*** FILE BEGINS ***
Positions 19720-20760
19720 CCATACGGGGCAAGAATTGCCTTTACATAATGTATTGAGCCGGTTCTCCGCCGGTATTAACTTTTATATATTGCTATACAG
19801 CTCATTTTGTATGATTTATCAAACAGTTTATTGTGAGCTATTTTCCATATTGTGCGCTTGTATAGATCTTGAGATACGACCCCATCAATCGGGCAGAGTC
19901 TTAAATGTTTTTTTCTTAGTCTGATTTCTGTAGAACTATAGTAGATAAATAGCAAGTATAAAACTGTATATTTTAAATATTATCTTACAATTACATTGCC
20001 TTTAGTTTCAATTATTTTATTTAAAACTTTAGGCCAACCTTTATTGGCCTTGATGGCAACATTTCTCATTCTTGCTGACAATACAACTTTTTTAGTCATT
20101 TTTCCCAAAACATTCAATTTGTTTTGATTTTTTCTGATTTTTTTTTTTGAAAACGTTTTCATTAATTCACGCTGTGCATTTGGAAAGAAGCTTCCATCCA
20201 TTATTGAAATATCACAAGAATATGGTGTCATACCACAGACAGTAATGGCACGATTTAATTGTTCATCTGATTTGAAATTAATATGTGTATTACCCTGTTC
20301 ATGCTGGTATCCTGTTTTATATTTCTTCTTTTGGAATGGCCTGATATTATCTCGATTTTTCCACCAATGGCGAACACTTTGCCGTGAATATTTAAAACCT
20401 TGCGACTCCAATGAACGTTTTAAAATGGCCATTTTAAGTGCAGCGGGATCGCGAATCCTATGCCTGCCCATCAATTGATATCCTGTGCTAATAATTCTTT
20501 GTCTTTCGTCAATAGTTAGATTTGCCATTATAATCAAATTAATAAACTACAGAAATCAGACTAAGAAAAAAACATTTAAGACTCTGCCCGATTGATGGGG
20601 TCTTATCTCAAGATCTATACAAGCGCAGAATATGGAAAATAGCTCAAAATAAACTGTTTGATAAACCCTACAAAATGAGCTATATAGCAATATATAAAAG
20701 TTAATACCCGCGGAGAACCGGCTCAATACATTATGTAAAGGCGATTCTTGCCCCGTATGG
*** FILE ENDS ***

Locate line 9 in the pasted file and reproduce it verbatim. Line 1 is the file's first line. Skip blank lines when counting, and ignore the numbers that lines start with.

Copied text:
20401 TGCGACTCCAATGAACGTTTTAAAATGGCCATTTTAAGTGCAGCGGGATCGCGAATCCTATGCCTGCCCATCAATTGATATCCTGTGCTAATAATTCTTT